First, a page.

The Common Law position

Similarly, it was in turn this reticence on the part of some, but by no means all, jurors that was one of the motivations behind deportation to Australia: a simple recognition of the fact that the Common Law's response could be unduly harsh. But, and this is absolutely vital, that was a statutory intervention. The Common Law did not respond to the collective consciences of jurors. How could it? It was Parliament that mitigated the Common Law rule. Which, of course, is as it should be.

The Administrative and Executive arms of government acting as a check on what would otherwise be an excessive response on the part of the Common Law as applied by the Judiciary. Now step forward 250 years or so, and what we find is a post war re-evaluation of the power held by the Executive. Now this was no bad thing. One only needs to read Lord Atkin's compelling dissent in Liversidge v Anderson [1942] A C 206 (for which he was ostracised by his fellow Law Lords, dying in professional isolation shortly afterwards) to realise that the Executive needed reigning in.

The response achieved by the Judiciary in Associated Provincial Picture Houses Ltd v Wednesbury Corporation [1948] 1 KB 223 has spawned its own discrete area of law and was, after Donoghue v Stevenson [1932] A C 562, the most influential decision of the last century. But the pendulum has, in my view, now swung too far. The reason for that assertion is that one area that has in recent years been subjected to inappropriate intervention in the form of judicial review has been that of executive discretion in murder cases. I mentioned earlier that the Common Law's response to felonies – all felonies – was the imposition of the death penalty.

But that was not the end of the story, because the Crown, albeit exercised in modern times through the Executive, has always had the prerogative of mercy. A death sentence could be commuted if it was felt that mercy was appropriate. So, in every students' favourite criminal case, R v Dudley & Stephens (1884) 14 Q B D 273, the seamen who ate the apparently "acquiescent" cabin boy had their death sentences commuted by the Home Secretary to six months imprisonment. The crucial issue though is that the Judiciary had no discretion over its response.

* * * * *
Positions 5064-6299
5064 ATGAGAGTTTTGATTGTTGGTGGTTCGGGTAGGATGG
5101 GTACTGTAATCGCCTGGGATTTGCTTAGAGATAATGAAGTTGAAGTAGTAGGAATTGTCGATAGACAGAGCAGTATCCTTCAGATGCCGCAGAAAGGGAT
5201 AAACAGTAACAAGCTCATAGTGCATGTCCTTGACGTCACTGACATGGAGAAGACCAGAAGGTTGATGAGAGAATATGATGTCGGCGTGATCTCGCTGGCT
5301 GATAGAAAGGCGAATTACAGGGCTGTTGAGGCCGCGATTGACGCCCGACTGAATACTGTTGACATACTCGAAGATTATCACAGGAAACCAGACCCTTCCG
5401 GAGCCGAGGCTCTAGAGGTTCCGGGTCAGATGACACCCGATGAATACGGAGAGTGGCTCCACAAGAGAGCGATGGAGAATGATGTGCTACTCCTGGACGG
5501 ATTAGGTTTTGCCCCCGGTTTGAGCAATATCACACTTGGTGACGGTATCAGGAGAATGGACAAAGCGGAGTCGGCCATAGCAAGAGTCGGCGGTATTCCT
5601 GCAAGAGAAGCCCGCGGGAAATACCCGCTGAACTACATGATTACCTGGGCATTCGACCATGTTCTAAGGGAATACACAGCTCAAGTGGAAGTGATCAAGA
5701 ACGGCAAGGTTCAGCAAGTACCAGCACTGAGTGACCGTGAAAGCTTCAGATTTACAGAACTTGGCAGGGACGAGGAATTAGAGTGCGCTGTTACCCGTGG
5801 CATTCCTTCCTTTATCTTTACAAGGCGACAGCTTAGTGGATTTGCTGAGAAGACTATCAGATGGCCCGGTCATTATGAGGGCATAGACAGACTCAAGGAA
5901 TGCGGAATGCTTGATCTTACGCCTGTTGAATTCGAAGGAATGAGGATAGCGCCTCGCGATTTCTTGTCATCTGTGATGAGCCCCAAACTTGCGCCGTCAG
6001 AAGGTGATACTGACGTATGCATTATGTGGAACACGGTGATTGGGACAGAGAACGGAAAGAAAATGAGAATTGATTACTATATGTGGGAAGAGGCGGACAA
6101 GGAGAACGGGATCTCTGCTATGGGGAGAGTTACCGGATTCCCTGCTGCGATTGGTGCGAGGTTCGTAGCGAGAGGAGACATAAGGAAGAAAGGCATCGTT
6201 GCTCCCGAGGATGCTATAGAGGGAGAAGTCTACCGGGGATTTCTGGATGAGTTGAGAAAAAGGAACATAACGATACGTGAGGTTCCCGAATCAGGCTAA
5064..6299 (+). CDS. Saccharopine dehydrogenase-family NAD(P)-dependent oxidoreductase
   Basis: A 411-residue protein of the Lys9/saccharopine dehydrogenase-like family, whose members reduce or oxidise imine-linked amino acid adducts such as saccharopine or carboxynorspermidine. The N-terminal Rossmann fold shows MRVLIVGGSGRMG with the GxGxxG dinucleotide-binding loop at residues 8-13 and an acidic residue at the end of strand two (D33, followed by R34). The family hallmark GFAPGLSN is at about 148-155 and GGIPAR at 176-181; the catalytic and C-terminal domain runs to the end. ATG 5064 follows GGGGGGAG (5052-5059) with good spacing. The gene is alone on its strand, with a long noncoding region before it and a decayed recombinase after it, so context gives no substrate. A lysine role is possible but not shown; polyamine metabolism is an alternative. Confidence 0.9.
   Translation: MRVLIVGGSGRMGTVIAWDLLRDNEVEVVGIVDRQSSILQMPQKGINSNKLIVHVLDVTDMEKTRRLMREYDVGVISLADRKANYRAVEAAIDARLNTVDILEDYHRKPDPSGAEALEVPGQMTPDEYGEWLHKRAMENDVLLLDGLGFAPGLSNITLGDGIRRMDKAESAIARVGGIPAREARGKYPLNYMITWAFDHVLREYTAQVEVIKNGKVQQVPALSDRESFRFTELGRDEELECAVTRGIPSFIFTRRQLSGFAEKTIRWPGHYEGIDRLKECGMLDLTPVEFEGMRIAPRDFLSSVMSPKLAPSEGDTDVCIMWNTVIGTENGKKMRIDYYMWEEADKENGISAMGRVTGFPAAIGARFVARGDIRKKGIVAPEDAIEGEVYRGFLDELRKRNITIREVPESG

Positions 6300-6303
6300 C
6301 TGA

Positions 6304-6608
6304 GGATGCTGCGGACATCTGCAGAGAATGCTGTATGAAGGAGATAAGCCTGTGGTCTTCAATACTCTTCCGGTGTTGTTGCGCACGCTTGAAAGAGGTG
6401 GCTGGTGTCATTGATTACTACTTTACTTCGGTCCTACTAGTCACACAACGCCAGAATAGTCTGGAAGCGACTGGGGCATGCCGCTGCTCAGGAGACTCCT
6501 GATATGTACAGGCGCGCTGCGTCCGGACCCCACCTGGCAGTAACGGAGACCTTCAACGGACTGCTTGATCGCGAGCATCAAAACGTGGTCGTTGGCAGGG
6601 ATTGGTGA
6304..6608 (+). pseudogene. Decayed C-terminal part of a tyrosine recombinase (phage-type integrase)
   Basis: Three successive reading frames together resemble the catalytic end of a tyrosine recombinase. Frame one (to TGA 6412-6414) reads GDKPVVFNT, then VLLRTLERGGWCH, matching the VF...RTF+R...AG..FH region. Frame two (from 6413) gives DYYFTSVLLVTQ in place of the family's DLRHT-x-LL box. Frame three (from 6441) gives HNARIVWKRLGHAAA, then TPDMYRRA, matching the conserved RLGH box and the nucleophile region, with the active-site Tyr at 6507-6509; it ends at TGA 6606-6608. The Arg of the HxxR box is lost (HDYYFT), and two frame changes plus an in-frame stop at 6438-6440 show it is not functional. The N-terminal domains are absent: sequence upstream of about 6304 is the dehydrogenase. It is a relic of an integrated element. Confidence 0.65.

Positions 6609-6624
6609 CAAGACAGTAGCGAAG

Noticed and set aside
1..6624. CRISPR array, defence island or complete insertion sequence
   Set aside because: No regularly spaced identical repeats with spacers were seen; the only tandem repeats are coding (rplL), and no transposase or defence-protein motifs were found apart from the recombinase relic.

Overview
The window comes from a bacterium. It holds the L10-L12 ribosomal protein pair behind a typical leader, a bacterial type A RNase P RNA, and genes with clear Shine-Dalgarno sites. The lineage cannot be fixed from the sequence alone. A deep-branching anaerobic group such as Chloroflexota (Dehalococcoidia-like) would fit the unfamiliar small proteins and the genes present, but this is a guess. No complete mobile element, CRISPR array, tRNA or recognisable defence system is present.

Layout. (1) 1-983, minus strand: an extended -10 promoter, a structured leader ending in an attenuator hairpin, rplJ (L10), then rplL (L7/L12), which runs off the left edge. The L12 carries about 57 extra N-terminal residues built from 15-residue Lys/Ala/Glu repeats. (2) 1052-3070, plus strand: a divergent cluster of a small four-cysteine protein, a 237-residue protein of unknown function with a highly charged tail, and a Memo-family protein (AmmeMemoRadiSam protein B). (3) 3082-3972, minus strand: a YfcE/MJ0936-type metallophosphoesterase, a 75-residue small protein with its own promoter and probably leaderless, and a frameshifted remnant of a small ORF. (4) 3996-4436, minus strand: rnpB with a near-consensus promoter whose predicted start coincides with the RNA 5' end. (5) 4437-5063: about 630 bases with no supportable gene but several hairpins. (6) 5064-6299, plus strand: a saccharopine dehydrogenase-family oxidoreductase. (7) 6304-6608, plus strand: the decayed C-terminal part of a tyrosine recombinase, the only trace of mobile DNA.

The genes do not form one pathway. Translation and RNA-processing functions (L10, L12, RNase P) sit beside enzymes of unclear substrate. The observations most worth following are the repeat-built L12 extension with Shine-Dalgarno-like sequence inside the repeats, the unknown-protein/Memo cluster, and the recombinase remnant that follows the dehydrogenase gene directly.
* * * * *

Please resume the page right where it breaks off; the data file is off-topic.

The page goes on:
Until Parliament stepped in and mitigated the harshness of the Common Law, the Judiciary were bound to sentence all convicted felons to death. Even those who only committed murder because they were hungry. Beyond that it was the prerogative of mercy or the gallows. End of story (literally if the Executive didn't step in). At Common Law the Judiciary had no discretion unless granted it by Parliament. Discretion was the exclusive realm of the Executive. Which makes the manner in which the Judiciary have behaved in relation to mandatory life sentences for murder over about the past twenty years all the more difficult to understand.

Now I should probably say at this stage that this is not about to become an impassioned plea for the reintroduction of the death penalty. From a purely pragmatic perspective there have been too many miscarriages of justice for that to be a viable proposition, whilst the theoretical Biblical underpinnings of the Western justifications for execution in murder cases were thoroughly debunked by Professor George P Fletcher in Rethinking Criminal Law over 30 years ago. However there is, according to the tabloid press at any rate, still considerable support amongst the general public for the reintroduction of the death penalty.

And just as execution has it supporters today, so too it had them in 1965 when the death penalty was effectively abolished in England. The relevance of this is that in a liberal democracy our Members of Parliament are duty bound to give effect to the wishes of the electorate. It is the nature of party politics that many MPs do not always do so, but the death penalty has always been a highly charged issue, and has always had a number of supporters in Parliament, especially but not exclusively on the Right.